Councillor Sue Bolton said in a statement after the Council meeting:
“This is important because no state government has treated extreme heat as an emergency, deserving of emergency measures such as the setting up of heat refuges. The services say that there is no demand for heat refuges, and yet, people came to the Coburg Library to sleep in the daytime during the heatwave early this year because the couldn’t get any sleep in their hot houses.
There must be an acknowledgment of extreme heat on especially vulnerable people but also on all working class people, especially anyone on a low income. There are only so many times that you can go to the pub to cool down before you run out of money.
The state government’s emergency strategy regards shopping centres as cool places. But homeless people and other people who shopping centre management and security take a dislike to are routinely excluded from shopping centres. There still need to be heat refuges established.
The decision of Moreland council re heatwave strategies last night was a step towards recognising that climate change is already happening and the poorest people will suffer the most, regardless of whether or not they recognise climate change as a fact.”
The full motion passed at the Council meeting is below:
Cr Bolton moved, Cr Ratnam seconded that -
Council resolve to:
- 1. Continue all strategies and actions contained in Moreland’s Heatwave Plan and carefully monitor their effectiveness.
- 2. Investigate the introduction of the ‘Know Your Neighbour’ campaign as a means to build community resilience to heatwaves and other emergencies.
- 3. Approve an over expenditure of $10,000 to the Aged, Disability and Emergency Relief unit’s 2014-2015 budget to action the unbudgeted ‘Know Your Neighbour’ campaign if it proceeds.
- 4. Promote key community facilities as cool venues for respite from the heat during normal operating hours.
- 5. Ensure access to drinking water at key community facilities during heatwave periods.
- 6. Develop a Drinking Fountain Strategy to ensure adequate access to free water in the public domain.
- 7. Complete the trial assessment of the capacity of HACC clients to cope with heatwaves and develop further strategies to support this group, if needed.
- 8. Engage the community sector and business in planning for future heatwaves.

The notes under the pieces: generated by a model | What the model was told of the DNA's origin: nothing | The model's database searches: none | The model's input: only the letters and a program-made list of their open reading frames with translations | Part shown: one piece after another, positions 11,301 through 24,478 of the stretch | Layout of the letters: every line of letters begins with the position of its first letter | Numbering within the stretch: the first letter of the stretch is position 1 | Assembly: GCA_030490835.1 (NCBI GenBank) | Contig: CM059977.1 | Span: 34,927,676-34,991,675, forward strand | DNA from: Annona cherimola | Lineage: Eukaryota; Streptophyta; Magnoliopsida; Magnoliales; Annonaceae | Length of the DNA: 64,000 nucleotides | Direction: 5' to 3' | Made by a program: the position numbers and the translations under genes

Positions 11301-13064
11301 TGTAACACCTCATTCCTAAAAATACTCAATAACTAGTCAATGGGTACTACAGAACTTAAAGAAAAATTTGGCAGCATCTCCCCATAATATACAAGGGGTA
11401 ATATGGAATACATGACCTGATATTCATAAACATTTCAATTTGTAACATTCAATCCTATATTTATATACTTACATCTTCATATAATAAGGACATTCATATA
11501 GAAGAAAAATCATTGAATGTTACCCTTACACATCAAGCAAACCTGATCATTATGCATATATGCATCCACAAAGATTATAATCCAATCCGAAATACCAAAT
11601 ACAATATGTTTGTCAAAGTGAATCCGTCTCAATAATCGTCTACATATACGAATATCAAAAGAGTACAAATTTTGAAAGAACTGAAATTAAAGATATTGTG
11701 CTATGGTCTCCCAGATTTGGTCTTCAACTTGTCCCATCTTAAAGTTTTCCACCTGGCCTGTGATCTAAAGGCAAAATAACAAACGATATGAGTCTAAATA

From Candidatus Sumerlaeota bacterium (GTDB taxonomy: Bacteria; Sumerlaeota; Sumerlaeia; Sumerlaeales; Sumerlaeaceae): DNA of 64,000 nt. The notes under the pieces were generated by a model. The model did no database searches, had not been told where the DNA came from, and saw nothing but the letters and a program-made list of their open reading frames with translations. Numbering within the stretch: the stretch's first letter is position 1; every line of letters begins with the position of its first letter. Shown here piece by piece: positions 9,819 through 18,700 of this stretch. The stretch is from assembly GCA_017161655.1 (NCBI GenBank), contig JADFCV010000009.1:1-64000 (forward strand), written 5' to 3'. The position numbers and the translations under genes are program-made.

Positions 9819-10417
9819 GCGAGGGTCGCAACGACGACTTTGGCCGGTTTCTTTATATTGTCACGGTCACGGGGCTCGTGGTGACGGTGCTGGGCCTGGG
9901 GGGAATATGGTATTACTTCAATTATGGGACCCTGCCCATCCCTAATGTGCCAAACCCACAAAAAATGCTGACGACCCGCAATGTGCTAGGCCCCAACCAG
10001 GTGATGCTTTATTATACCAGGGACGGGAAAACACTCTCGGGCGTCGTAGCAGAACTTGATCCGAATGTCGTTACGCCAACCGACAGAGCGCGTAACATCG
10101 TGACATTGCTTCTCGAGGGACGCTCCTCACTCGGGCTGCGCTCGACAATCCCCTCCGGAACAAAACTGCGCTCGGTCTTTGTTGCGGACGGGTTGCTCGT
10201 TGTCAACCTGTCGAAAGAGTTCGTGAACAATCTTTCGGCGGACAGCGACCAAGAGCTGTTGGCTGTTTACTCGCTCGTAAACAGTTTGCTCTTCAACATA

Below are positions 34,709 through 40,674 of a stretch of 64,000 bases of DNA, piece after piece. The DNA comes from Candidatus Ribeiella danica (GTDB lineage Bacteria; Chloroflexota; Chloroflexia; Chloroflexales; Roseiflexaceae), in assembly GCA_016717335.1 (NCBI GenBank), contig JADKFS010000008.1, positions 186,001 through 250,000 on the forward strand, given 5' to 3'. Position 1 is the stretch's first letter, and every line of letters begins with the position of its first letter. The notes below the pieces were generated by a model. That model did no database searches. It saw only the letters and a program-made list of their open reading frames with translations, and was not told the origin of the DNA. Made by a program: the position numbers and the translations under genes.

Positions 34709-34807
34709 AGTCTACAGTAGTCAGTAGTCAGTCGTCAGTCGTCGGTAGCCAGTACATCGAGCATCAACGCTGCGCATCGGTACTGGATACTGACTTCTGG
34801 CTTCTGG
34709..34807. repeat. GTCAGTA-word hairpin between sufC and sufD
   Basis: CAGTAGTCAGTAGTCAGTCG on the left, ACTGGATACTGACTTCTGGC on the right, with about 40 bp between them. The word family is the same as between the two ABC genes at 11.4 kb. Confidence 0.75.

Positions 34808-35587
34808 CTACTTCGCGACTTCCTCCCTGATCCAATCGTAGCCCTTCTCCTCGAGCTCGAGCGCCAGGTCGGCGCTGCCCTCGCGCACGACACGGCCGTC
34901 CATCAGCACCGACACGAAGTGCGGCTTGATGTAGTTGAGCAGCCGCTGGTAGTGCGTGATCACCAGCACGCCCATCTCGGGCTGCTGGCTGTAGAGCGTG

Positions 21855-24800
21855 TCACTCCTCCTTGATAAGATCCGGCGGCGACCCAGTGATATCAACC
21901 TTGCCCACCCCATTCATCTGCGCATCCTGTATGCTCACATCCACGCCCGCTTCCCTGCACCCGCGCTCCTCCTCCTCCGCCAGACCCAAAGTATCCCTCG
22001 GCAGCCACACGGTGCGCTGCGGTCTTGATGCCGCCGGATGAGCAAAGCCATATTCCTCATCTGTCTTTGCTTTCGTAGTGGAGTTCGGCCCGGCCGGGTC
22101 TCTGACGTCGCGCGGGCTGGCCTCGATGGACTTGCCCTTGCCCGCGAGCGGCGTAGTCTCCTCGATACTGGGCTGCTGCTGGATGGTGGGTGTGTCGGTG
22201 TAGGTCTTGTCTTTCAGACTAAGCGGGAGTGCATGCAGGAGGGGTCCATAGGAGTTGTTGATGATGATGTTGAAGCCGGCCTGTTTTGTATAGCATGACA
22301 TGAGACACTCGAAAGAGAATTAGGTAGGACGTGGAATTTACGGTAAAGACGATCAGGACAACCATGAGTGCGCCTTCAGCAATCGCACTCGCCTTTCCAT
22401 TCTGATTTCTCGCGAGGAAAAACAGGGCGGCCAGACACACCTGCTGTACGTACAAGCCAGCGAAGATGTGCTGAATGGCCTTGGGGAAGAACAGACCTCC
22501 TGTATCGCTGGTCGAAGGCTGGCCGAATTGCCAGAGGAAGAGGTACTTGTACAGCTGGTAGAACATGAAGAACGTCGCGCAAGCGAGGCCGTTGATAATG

- 9. Advocate to the State Government to activate emergency planning measures when the temperature reaches the heat health temperature threshold for three days in a row (heat health temperature is when the average of the daily maximum and overnight minimum temperature exceeds the trigger of 30 degrees). In addition, to encourage other local councils to advocate to the state government to activate emergency planning measures when the temperature reaches the heat health temperature threshold for three days in a row in their localities.
- 10. Review the efficacy of all strategies following the 2015 summer and consider avenues for further action or review and report to Council.
Motion was Carried
The heatwave strategy is important for community climate adaptation. Council is well aware that much of the municipality has been assessed as having a high social vulnerability to extreme heat events.
A recent study by Loughnan et al (2013) assessed environmental, demographic and health characteristics producing a heat vulnerability index, then mapped the heat vulnerability of Melbourne and other Australian cities down to the postcode level. All of Moreland’s suburbs show up as high on the vulnerability index.
Moreland Council is also undertaking action to reduce the impact of the urban heat island effect that is amplified by climate change (Dan Li and Elie Bou-Zeid (2013)), primarily through planting trees to increase Moreland’s tree canopy to provide shade and increase evapotranspiration in urban areas.
In fact at the same meeting Cr Kavanagh moved a motion for Council to apply to the Federal Government, under the 20 Million Trees by 2020 Program, for funding for Council’s tree planting to re-establish green corridors and urban forests.
I have since heard that Moreland Council is also starting to investigate use of cool pavement technologies in a street trial to change the albedo (surface reflectivity) and/or porosity of pavemenents and road surfaces. Climate Action Moreland raised using cool pavement technologies in July: See Moreland Council cuts funding to Carbon Management Strategy
Auditor General finds critical deficiences in heatwave emergency response
The Moreland motion also sought to highlight the large deficiencies in State level emergency management of heat events. Co-ordination of heatwave emergency response has been neglected at the state level with poor governance. Even though over 500 people have died due to heat related events in the last 5 years, our politicians have failed to take the actions necessary to protect and keep safe the citizens of Victoria.
The Victorian Auditor General makes it clear there has been an abrogation of responsibility and strategic oversight when it comes to heatwaves and extreme heat events.
This quote from the Auditor General’s report highlights this lack of oversight:
The Heatwave Plan for Victoria is not a state-level plan. While Victoria has a State Tsunami Emergency Plan and a State Earthquake Emergency Plan, there is no equivalent state-level plan for heatwaves, despite the recognised significant risk heatwaves present to the state and to the community.